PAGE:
Since prerecorded history, people with a sense of community and charity have always sought to do good by providing help to courses and things they believe in. Sometimes, these individuals, at a cost to their safety, give their skills and sometimes even their finances to ensure the success of a goal they believe in.
Etched in history for their devastating impact, the world wars also witnessed a remarkable display of human compassion and courage through volunteerism. From the battlefields to the home front, countless individuals stepped forward, dedicating their time and skills to support the war effort and alleviate suffering.
In World War I, women emerged as a powerful force, filling crucial gaps in the medical field. Trained as Voluntary Aid Detachments or VADs, they served as nurses, doctors, ambulance drivers, and caregivers, tending to the wounded and sick in hospitals and field camps. Their tireless efforts played a vital role in saving countless lives.
Also, civilian relief efforts flourished during this period. Organisations like the Red Cross and Salvation Army provided food, clothing, and shelter to refugees and families affected by the war, offering vital assistance in times of immense hardship. Their dedication to alleviating suffering helped countless individuals persevere through unimaginable challenges.
It was no different during World War II when an even greater mobilisation of volunteerism happened.
While many individuals volunteered for military service, the war effort extended beyond the battlefield. On the home front, civil defence volunteers served as firefighters, air raid wardens, and evacuation organisers, ensuring the safety and well-being of their communities. Their dedication and courage helped mitigate the impact of attacks and provided vital support during times of crisis.
Locally, during Nigeria’s 30-month-long civil war, volunteers from across the world played a crucial role in providing international aid.
Even today, young people of different backgrounds still go out of their way to commit their time and skills to helping others. And Prime Progress spoke to a few of them what motivates them and what they have gained from giving their time to selfless service.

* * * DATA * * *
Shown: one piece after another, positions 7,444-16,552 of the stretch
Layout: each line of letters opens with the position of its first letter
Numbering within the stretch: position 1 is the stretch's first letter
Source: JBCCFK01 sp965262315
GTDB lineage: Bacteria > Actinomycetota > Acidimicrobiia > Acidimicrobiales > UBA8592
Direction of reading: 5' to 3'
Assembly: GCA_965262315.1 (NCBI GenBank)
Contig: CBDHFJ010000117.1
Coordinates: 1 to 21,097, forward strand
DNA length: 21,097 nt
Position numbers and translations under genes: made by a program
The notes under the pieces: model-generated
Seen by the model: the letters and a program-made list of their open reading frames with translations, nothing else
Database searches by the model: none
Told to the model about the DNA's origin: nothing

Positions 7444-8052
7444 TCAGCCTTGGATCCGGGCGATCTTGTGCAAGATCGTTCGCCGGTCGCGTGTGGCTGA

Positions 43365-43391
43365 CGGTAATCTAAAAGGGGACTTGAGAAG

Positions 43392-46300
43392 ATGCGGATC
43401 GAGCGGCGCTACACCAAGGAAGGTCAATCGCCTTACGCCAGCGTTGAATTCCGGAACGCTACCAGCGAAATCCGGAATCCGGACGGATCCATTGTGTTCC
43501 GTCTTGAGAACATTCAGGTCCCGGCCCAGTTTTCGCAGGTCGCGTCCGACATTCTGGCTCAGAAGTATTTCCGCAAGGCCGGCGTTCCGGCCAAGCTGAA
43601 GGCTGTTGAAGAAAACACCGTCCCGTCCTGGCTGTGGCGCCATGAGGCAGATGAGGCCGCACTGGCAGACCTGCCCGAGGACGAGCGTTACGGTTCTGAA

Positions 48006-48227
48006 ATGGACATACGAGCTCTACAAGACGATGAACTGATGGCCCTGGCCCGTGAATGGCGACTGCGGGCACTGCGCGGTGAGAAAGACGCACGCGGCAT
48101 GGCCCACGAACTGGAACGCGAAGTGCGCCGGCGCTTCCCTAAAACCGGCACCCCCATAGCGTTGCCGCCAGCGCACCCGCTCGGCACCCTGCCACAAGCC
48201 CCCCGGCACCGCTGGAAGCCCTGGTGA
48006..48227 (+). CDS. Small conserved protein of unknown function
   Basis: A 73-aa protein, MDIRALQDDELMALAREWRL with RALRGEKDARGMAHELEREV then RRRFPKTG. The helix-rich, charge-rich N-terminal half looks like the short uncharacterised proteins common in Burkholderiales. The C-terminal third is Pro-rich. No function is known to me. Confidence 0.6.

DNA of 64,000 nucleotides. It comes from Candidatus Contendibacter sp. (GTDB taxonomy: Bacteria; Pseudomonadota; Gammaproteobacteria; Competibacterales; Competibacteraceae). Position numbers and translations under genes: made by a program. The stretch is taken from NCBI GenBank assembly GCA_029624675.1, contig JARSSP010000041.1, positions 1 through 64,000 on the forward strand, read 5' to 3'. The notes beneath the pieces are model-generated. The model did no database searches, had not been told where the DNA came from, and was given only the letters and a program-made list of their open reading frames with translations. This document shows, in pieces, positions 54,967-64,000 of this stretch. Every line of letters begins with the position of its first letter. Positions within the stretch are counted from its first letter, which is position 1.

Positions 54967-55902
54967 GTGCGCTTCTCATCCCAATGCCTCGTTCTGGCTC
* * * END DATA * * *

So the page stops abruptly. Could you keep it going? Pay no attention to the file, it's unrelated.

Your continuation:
How I started volunteering and what I have learned from it: I got into volunteering in my year 3 at [the University of Calabar]. I started volunteering because my mum encouraged me to. She used to work with NGOs, so she encouraged me. At that point, I didn’t need much convincing, I knew there were problems in the world, and I wanted to be a part of the solution in my own little way.
I have gained planning skills; while designing and executing community projects, I’ve been able to pick up viable management skills that include budgeting, community engagement and crisis management. I have also gained leadership skills. Taking up responsibilities during volunteering has sharpened my leadership skills. I am now able to effectively manage a team towards a shared goal.
But most of all, I’ve learned selflessness, I’ve learned service to humanity, and I’ve had to relearn and unlearn many things I thought I knew about the world– Madonna Badom, The Gambia.
How I started volunteering and what I have learned from it: I wanted the experience and exposure it gave. I wanted to be part of a good cause. I wanted to help and make an impact. I wanted the opportunity to work with some people, and I’ve learned that we can all do so much more than our minds can think of when we open ourselves to learning and lending a hand.
I have also learned how to work with diverse groups. I’ve learnt the measure of importance attached to most things that would ordinarily be taken for granted. –Rachel Onwuchekwa, Enugu State.
How I started volunteering and what I have learned from it: My passion for volunteering started in 2019 when I attended the launch of the Girls Get Equal campaign in Abuja; then, I was just a girl whose passion was to graduate from university, have a business of my own and get married. But attending the launch of Girls Get Equal and meeting a lot of girls from different communities who are passionate about making positive changes in the world changed my mindset and built a passion to be a voice of the voices of less girls to make a meaningful difference in the world.
Volunteering has been a journey learning experience for me. I have understood the importance of serving humanity and empathy. It has opened my eyes to understand different cultures and their backgrounds.
I’ve learned a collaborative work style, strong work ethic and effective problem solving, I have acquired conflict management and resolution skills, the ability to work in challenging and multicultural settings
I have connected and networked with a lot of young people across the world with a strong mindset of standing in solidarity in creating positive change. Humanity is the first religion I choose to serve humanity. Rifkatu Lalai, Maidugiri, Borno State.
How I started volunteering and what I have learned from it: Now that I think about it, I got actively involved in volunteering in 2011 after the Red Cross was introduced to us in my secondary school. I grew to volunteer for three other organisations, taking active roles. As it stands now, I have concluded that I’m taking this to my grave. Today, I like to focus on the things a lot of people will allude to as ordinary.
Volunteering has helped me make good friends. The closest friends I have were met on the field. Volunteering has saved me from being a loner. I now take refuge in the company of others giving their time and resources to fix a societal problem.-Blessed Orji, Abuja.